The floorplan is single level, but the decor is another level all together. Murals, amazing murals, which the agent estimates would cost a million dollars to replicate, illuminate spaces – the dining room?
The design of this room could only encourage the most retiring guest to add full throated opinion to discussion, adding to the enjoyment of lucky guests seated around a large and inviting table.
The living areas are more salons than rooms – the furnishings (much of which may be negotiated as part of the sale) are silk and brocade and guilt and perfect for these most wonderful spaces.
What I wouldn’t give to have been lucky enough to have attended a big ‘do’ here as a guest of the former owner who I am reliably told just loved to have folks over.
The pictures tell so much of the story – I mean look at that Teppenayaki kitchen/dining bar, it opens onto the INDOOR POOL!
The master bedroom, a study in pink, includes a sunlit sitting area, and measures a staggering 50sqm. The word ‘palatial’ came to mind again, but I may have been influenced by all the guilt furniture. The ensuite does not exceed expectations despite columns around the sunken bath, a flawless marble statue, and a shower encased in etched glass.
And the gardens – oh my giddy aunt! Three acres of towering conifers, swathes of rose beds and winding paths that tke you past waterfall endowed ponds surrounded by gnarled and bountiful weeping cherry trees.
Amazing, I could have wandered the halls and pathways for another hour or more, but the wonder dog was giving me that look from the front seat and it was time to go.
Di Jones Southern Highlands has the listing, and its looking for around $AUD3.9m
Prue Miller is a freelance property and architecture journalist in Sydney Australia.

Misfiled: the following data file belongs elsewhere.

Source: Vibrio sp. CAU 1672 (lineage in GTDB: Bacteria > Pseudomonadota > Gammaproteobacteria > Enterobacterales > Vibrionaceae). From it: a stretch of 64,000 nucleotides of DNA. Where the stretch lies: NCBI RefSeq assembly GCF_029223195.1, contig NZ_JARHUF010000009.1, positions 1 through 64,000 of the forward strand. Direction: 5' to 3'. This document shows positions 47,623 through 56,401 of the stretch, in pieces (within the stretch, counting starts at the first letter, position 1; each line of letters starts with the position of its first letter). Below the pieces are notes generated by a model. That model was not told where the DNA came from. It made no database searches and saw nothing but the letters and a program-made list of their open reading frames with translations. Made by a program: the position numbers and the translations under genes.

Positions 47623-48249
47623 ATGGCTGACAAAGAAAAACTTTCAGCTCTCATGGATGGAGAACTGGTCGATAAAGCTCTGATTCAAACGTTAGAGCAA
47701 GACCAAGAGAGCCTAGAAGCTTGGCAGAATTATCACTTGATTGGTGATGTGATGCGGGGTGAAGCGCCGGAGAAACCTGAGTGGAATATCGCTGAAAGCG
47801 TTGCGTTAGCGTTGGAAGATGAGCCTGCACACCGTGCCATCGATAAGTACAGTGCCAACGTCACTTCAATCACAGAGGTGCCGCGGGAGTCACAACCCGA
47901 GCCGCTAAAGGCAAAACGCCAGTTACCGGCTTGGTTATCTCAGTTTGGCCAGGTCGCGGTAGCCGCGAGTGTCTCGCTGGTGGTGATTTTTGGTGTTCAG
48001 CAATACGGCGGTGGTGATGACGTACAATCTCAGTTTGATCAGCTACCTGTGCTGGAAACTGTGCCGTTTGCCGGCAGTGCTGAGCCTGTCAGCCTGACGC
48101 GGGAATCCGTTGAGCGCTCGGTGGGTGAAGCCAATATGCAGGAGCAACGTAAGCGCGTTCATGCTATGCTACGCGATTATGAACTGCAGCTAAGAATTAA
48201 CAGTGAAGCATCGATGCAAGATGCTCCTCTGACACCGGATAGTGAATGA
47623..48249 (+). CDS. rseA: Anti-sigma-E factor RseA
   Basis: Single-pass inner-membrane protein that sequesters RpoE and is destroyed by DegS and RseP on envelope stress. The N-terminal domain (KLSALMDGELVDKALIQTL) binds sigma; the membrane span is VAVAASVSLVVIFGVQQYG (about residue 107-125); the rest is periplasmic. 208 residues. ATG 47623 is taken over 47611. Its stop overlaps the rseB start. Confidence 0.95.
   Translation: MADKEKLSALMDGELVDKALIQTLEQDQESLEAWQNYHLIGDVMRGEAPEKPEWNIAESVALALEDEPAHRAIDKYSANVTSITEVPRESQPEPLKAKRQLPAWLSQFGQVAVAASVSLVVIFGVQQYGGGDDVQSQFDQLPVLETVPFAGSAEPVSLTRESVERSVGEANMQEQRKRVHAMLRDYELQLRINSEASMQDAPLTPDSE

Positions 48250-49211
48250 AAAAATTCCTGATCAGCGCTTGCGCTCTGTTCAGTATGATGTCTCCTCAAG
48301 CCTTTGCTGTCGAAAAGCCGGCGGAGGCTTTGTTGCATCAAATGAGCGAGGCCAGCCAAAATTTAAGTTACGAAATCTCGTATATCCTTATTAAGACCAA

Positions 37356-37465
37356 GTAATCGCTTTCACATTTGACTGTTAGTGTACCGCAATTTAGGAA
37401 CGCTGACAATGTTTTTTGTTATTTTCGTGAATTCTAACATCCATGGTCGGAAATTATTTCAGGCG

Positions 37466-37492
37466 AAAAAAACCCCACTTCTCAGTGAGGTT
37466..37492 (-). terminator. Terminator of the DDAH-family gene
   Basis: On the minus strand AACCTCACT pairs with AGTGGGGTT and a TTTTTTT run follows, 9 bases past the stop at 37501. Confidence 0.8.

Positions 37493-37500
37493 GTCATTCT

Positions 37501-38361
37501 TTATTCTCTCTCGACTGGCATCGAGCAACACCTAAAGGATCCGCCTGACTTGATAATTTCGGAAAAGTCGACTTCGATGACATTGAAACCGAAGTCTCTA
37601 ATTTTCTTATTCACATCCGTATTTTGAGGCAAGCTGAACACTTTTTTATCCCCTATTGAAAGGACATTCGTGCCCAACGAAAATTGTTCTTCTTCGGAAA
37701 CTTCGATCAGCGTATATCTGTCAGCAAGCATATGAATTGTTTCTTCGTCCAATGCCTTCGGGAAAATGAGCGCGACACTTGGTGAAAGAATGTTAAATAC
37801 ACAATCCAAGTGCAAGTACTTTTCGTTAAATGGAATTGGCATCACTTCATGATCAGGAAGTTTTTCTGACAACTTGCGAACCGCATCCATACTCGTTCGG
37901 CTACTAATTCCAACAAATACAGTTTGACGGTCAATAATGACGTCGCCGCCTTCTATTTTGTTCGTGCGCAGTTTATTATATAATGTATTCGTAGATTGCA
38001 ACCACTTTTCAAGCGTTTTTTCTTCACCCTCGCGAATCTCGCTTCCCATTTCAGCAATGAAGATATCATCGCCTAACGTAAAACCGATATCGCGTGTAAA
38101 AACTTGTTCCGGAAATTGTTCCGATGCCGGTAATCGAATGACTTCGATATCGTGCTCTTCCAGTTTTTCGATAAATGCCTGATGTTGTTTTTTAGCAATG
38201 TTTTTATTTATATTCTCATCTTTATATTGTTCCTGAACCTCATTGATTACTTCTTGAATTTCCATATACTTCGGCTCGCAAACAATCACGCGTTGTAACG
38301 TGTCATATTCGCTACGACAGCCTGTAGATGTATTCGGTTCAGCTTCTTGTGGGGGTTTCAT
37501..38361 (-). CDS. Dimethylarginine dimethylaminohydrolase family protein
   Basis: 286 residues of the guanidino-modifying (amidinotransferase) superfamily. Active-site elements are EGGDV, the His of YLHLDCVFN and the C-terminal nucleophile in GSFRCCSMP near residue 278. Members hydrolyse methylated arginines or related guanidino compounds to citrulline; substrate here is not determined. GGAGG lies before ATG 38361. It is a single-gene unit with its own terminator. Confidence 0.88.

The signature of Kings Cross, the El Alamein fountain was water sculptor Robert Woodward’s first commission; his last can be found here, in the courtyard garden of Peter and Angela Keel’s home in peaceful McMahons Point.
“It’s called Piper’s Rill,” Peter told me as we stood on the threshold shared by both the calming courtyard and the generous dining room, separated by giant pivot, glass doors.
The Keels lived at No. 33 Bank Street, and were looking for a larger home in 1997 when they approached their neighbour about buying No.31. Problem solved.
Sandstone, glorious sandstone is the heartbeat of what has become an exciting, almost sprawling home designed by acclaimed Architect Jon Johannsen. And the delight of winding one’s way through the rooms, the levels and the era’s is one of it’s greatest charms.
As Peter leads me through the home he brings me to the central stair way, lined by walls of sandstone, perfectly lit by the afternoon sun pouring through the skylights.
“This is how Jon resolved the two properties, these were the outside walls of 31 and 33,” said Peter just as we reached the top step, and I turned to see the perfect walls had formed an exquisite two story void and view into the home’s core.
Did I mention the pool and towering Morton bay figs? At times the light reflects off the pool and into the deep green foliage of the towering trees. Divine.
The Keels are well read, articulate art lovers and included space for both passions here. A rare occurrence, and an aspect that will be enjoyed by buyers who have trouble finding wall space on which to place beloved pieces.
One absolutely charming aspect is how the original rooflines, an almost whimsical A-line peak of sandstone, has been retained and revealed in the bedrooms. The combination of that, and wide openings to the street-side verandas, lined in blue petals, well, who wouldn’t want to lie back and relax?
“When you sand back here,” says Peter in one of the rooms, “you feel like you are floating in Jacarandas.” And he’s spot on.
What’s the showstopper? It’s very hard to decide, there is so much to be experienced here. For me it was the dining room; sandstone, (perfectly lit), timber, glass and plenty of room to enjoy an atmosphere of bonhomie, where fine wine and finer conversation would fill this fabulous home.
This story was published in part by NewsCorp’s Mosman Daily.
For those is the snow know, The Remarkables is a breathtaking mountain range and well respected (and very possibly feared by dreadful skiers like me) ski field in New Zealand – not Europe. Europe dreams of having The Remarkables. The Swiss lie awake at night, with silent tears pooling on their kissenbezugs* cos they don’t have The Remarkables. Yep, it’s that amazing.